Oh, the places you’ll go with TEDx. This week, we’ve been exploring everything beyond the urban jungle. We followed an explorer to the dark caverns of underground caves, an astronaut to outer space, a time lapse photographer to fields and mountain ranges, and a group of TEDx’ers to the top of snowy Mount Everest.
This is the kind of global perspective you get at TEDx events, dozens of which take place around the world every week. To celebrate TEDCity2.0, we’ve chosen a selection of talks to show how global citizens are changing their cities for the better. Below, watch this week’s featured talks:
Turning urban youth into global citizens: Angela Jackson at TEDxProvidence
Angela Jackson saw the lack of opportunities for New York’s most disadvantaged children and knew she had to help improve the quality of public education. The Global Language Project gives students the chance to become proficient in a foreign language, equipping them with useful skills, broader cultural horizons and the chance for a better future.
Glowing streetlamps absorb CO2 with algae: Pierre Calleja at TEDxLausanneChange
French biochemist Pierre Calleja has invented a streetlamp that doubles as a habitat for microalgae that consume carbon dioxide. In fact, microalgae are responsible for producing half of the oxygen in our atmosphere. These beautiful lights are not only practical, but this symbiotic technology could help in the fight against rising carbon emissions and climate change.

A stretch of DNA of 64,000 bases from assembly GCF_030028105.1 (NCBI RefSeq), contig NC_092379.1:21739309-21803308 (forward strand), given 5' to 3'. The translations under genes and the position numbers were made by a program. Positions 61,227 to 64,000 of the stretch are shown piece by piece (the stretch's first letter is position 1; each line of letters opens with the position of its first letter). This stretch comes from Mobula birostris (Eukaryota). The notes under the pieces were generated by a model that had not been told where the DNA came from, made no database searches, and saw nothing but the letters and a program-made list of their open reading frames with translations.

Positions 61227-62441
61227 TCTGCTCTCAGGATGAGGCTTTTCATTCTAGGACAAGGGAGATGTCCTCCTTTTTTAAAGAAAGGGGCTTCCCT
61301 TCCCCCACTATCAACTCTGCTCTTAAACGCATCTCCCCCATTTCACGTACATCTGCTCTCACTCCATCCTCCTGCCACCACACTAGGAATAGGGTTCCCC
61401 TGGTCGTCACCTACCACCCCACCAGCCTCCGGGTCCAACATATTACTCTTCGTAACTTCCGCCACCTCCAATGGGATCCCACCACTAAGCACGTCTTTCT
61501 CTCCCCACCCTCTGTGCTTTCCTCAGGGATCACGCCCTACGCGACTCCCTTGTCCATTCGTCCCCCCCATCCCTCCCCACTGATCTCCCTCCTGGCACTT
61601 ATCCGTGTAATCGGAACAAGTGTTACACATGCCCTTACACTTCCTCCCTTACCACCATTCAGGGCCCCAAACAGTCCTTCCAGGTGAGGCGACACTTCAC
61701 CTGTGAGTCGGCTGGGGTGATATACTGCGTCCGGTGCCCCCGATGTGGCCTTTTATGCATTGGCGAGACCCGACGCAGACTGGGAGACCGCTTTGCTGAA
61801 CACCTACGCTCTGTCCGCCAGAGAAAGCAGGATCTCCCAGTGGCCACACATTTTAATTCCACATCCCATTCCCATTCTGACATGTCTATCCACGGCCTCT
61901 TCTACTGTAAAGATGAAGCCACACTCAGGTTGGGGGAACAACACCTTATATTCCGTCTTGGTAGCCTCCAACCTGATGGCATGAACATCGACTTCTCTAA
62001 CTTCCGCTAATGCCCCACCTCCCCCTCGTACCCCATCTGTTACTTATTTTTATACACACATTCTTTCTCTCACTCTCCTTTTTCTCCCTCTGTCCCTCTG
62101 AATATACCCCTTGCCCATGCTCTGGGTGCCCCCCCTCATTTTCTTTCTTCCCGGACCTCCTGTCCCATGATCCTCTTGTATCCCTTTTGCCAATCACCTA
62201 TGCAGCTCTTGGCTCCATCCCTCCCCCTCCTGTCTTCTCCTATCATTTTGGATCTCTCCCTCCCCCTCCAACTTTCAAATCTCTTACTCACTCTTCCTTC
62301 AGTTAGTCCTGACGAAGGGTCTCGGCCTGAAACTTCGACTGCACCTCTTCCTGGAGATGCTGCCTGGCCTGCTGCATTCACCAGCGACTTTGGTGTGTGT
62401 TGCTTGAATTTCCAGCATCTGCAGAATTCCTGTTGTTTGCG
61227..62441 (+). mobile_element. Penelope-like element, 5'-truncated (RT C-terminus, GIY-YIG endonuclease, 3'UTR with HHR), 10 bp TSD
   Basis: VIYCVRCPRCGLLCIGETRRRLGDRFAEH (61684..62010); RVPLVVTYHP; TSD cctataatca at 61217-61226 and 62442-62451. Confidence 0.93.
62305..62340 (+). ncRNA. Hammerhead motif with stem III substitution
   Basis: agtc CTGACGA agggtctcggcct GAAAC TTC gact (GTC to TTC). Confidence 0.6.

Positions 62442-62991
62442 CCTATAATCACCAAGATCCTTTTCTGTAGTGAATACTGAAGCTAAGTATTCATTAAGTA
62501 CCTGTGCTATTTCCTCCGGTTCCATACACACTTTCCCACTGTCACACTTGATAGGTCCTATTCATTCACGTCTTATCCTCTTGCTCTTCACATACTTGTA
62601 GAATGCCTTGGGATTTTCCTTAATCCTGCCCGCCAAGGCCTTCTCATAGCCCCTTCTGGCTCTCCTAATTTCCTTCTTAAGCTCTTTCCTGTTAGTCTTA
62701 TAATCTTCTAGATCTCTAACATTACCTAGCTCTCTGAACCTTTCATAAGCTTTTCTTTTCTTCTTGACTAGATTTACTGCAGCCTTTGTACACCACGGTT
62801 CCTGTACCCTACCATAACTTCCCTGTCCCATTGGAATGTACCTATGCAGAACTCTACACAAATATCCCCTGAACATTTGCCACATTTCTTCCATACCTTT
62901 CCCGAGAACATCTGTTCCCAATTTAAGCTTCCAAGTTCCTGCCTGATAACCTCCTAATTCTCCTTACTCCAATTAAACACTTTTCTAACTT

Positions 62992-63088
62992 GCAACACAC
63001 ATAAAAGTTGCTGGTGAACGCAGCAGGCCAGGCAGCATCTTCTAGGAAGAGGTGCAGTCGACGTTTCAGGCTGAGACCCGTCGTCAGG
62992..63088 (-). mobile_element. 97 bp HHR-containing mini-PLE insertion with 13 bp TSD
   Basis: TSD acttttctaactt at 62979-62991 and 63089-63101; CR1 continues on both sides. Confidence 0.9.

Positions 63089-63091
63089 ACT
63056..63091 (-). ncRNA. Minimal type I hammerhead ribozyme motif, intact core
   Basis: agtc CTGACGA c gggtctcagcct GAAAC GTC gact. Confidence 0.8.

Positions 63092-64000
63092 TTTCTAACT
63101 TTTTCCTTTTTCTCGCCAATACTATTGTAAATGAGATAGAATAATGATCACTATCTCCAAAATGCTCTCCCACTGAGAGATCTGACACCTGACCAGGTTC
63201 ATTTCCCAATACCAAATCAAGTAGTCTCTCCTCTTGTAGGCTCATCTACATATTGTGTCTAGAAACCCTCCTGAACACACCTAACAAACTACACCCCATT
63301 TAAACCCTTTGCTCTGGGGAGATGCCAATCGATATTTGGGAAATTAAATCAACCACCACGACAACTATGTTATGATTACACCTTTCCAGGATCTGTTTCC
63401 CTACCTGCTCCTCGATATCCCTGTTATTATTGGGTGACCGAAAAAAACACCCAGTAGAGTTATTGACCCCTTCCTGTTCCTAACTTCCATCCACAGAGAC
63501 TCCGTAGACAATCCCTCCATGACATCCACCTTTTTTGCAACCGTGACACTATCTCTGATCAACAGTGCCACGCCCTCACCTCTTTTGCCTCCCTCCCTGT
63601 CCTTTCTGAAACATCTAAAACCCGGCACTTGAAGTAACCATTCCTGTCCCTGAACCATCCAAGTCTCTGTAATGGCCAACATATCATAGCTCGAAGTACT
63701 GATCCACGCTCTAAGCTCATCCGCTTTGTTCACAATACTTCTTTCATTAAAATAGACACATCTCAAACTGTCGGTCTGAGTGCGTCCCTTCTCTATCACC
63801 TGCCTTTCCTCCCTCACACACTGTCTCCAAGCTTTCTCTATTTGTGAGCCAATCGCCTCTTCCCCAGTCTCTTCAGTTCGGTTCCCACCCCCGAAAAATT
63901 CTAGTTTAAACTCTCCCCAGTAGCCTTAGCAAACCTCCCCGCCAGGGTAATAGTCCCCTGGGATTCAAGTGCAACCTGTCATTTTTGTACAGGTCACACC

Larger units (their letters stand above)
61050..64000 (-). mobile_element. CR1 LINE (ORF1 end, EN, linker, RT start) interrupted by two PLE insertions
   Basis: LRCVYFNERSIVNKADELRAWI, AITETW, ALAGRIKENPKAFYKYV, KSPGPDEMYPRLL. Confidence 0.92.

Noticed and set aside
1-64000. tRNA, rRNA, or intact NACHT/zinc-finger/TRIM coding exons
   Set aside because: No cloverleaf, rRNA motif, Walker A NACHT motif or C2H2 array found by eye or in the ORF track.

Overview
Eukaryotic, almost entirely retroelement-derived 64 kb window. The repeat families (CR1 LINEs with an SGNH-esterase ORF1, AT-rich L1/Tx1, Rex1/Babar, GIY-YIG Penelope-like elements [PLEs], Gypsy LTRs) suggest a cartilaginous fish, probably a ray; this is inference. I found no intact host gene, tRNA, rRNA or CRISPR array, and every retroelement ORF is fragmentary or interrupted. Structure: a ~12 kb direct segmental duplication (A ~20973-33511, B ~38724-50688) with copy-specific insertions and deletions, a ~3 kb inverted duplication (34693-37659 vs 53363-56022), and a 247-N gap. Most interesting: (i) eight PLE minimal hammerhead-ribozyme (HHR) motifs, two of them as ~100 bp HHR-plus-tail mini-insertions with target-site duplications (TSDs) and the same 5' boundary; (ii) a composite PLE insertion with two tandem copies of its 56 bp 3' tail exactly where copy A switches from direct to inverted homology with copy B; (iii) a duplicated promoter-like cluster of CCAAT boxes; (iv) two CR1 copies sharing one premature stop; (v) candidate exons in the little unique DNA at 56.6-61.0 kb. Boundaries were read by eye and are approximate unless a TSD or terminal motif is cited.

Pop-up houses improve South African slums: Andreas Keller at TEDxWWF
Andreas Keller set out to improve the poor conditions of South Africa’s slums. With effective insulation, proper ventilation and solar power replacing dirty fuels, so-called “iShacks” provide a healthier and safer temporary accommodation for some of the poorest urban citizens in South Africa. And, the program helps locals get involved in the design and management of their neighborhoods.
Floating neighborhoods reimagine coastal living: Brian Healy at TEDxBoston
Sea levels are rising, and coastal homes are now at risk of flooding. Architect Brian Healy thinks we can avoid disaster by building our houses right on top of the water — an idea so crazy he thinks it just might work. He shows off his designs for floating residential complexes built out of lightweight concrete tubes. With communal living spaces and even wetland courtyards, neglected city harbors could become lovely places to live.